The great feeding frenzy in pharma is slowly coming to an end. Drug opportunities for products going off-patent are expected to start sliding over the next few years. While Indian generic firms are angling to take the maximum share of the $29-billion pie in CY12, this is likely to dramatically plunge to $2 billion for CY2017, hence its moniker, The Patent Cliff. Given this scenario, Indian companies are putting in place strategies to counter the lack of exclusive opportunities.
Says Subrata Ray, senior vice-president and co-head (corporate sector ratings), ICRA: “To combat the impact of expected moderation in opportunities in the US, some of the leading Indian companies are focusing on limited competition products and plan to enter more complex segments like injectables, inhalers, dermatology, anti-asthma and even biosimilars.” One of the key areas of focus has been niche opportunities which include dermatology, oncology, ophthalmology and oral contraceptives.
Says Hitesh Mahida of Fortune Research, “The focus of companies should be on limited competition products as entry barriers (in terms of trials, manufacturing and approvals) are more stringent than normal generics. Given the high risk, high return nature of investments, not many pharma companies foray into niche, complicated products.”
|Niche segment||Market size ($ bn)||Leading Indian players|
|Dermatology||2.0||Sun Pharma, Glenmark, Ranbaxy, Lupin|
|Oral contraceptives||3.0||Lupin, Glenmark, Sun Pharma|
|Opthalmics||4.5||Lupin, Sun Pharma Wockhardt|
|Oncology||—||Sun Pharma, Strides|
|Controlled substances||—||Cadilla, Glenmark, Ranbaxy, Sun Pharma|
|Source: Fortune Research|
Among Indian companies, Glenmark Pharma says that it has a multi-pronged strategy focused on drug discovery, branded generics, and pure generics. Being a relatively late entrant (among Indian players) in the US (pure generics) market, the company stayed away from multi-billion dollar generics opportunities which are marked by intense competition and eroding margins.
Says the company’s CMD Glenn Saldanha, “We followed a strategy to capture niche and limited competition segments like dermatology, hormones (oral contraceptives) and oncology. Similarly, our strategy for Para IVs has been to focus on niche para IVs where we will be the sole first-to-file player. The strategy has been successful and we have been able to build a substantial scale for our US business (revenues of $250 million in FY12) in a relatively short span of time”.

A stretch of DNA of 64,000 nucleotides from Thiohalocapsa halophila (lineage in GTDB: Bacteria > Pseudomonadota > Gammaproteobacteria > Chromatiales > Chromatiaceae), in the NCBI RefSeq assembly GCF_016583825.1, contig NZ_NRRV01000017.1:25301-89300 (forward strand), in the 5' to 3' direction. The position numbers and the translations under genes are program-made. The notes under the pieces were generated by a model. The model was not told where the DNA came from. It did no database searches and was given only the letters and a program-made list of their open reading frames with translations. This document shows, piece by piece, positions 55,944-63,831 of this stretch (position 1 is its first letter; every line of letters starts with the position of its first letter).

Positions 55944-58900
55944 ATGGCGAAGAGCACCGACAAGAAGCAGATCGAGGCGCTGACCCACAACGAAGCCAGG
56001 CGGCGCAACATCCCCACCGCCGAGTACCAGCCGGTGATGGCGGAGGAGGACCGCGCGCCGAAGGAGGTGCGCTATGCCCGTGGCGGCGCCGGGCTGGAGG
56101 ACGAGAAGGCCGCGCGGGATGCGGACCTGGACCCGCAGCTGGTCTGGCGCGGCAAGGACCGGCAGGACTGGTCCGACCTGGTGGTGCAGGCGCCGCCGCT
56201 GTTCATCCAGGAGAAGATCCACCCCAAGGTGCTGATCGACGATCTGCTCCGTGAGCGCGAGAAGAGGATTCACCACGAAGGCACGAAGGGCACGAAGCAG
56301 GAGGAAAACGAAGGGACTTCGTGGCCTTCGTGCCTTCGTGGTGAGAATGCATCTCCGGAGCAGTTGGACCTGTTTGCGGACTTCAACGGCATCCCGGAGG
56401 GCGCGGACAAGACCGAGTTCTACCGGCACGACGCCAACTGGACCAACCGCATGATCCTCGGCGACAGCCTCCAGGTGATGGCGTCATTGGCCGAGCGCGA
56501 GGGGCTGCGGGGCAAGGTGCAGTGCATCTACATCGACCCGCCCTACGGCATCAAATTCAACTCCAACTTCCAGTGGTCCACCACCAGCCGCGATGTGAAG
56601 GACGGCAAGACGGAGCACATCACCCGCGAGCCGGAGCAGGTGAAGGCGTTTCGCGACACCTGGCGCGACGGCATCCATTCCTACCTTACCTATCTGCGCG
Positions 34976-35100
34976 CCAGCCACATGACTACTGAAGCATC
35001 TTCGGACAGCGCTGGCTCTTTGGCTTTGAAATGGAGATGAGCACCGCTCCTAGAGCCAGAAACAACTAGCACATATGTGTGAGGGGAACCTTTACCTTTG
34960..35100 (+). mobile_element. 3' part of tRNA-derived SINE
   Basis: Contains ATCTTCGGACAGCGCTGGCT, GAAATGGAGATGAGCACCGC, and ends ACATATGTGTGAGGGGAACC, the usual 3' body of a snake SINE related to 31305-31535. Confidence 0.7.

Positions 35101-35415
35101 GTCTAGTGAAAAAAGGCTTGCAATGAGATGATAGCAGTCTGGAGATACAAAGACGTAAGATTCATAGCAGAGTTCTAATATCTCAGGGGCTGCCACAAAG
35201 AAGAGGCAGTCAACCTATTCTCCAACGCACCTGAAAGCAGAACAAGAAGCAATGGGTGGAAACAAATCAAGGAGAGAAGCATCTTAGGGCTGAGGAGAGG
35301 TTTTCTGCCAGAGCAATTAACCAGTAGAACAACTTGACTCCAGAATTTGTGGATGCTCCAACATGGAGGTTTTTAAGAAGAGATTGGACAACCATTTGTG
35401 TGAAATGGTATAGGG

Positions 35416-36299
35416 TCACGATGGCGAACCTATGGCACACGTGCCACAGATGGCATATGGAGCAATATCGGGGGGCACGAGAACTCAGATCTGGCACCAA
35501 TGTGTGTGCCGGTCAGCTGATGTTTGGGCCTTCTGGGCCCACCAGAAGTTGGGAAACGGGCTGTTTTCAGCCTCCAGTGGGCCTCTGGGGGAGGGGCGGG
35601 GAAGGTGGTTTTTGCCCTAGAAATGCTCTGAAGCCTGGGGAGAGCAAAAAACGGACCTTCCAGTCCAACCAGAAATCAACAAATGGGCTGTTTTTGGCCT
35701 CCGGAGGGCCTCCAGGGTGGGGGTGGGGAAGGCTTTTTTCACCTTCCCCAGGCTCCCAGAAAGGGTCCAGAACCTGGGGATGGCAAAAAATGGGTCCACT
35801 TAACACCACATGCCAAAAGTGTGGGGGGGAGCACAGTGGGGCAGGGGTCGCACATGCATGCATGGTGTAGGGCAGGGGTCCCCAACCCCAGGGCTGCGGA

Lupin and Sun Pharma, too, are looking at niche therapies such as oral contraceptives, to expand their base in the US. Lupin plans to launch around 10 oral contraceptives in FY13 and expects revenues to touch $100-125 million from the same.
Cadila has started filing for low-competition products with delivery system advantages. These include transdermal patches, nasal injectables and respiratory products and are focusing on developing a pipeline in these areas.
The second area which holds promise is that of biosimilars, but how much of this opportunity can Indian pharma companies capture is not certain, given the challenges.
Deepak Malik at Emkay Global believes that Indian companies will have to look at niche product segments, drug delivery systems and biosimilars to drive growth as the generic launch opportunities decline. He, however, feels that developing biosimilars will be challenging for Indian companies. Anubhav Aggarwal at Credit Suisse, too, observes that developing biosimilars requires high investments and is a time-consuming process. One can expect players to share investments, as was the case with the recently concluded Dr Reddy’s-Merck deal.
Though Dr Reddy’s has some limited competition products in the US, it is betting big on biosimilars with major investments and could reap benefits of the same over the next few years.
Biocon has also bet heavily on development of biosimilars. Wockhardt, however, has been one of the few players to have tasted success after developing insulin.
The focus on niche products is a part of the multi-pronged strategy adopted by Indian companies, who have also acquired facilities, brands and companies to boost growth. While Lupin has reaped benefits by launching products going off-patent, its growth in the US market has also been driven by the acquired brands like Suprax, that continue to contribute around 30 per cent to its US sales. Ramesh Swaminathan, president (finance and planning) says that they have a good pipeline of generics to be launched over next four-five years.
Companies such as Dr Reddy’s, Sun and Cadila have acquired companies/facilities in the US in FY12 to improve their position in that market. While Cadila’s acquisition of Nesher Pharma will improve its presence in the controlled-release drugs segment, Dr Reddy’s acquisition of GSK’s penicillin manufacturing facility will improve its presence in the anti-bacterial segment. Sun Pharma has made an acquisition of manufacturing assets for controlled substances in Cranbury, New Jersey, some time back.
The efforts of Indian pharma majors in the US market have helped improve share of key companies in the US generics prescription market with Lupin coming in at fifth, while Dr Reddy’s at the 10th position.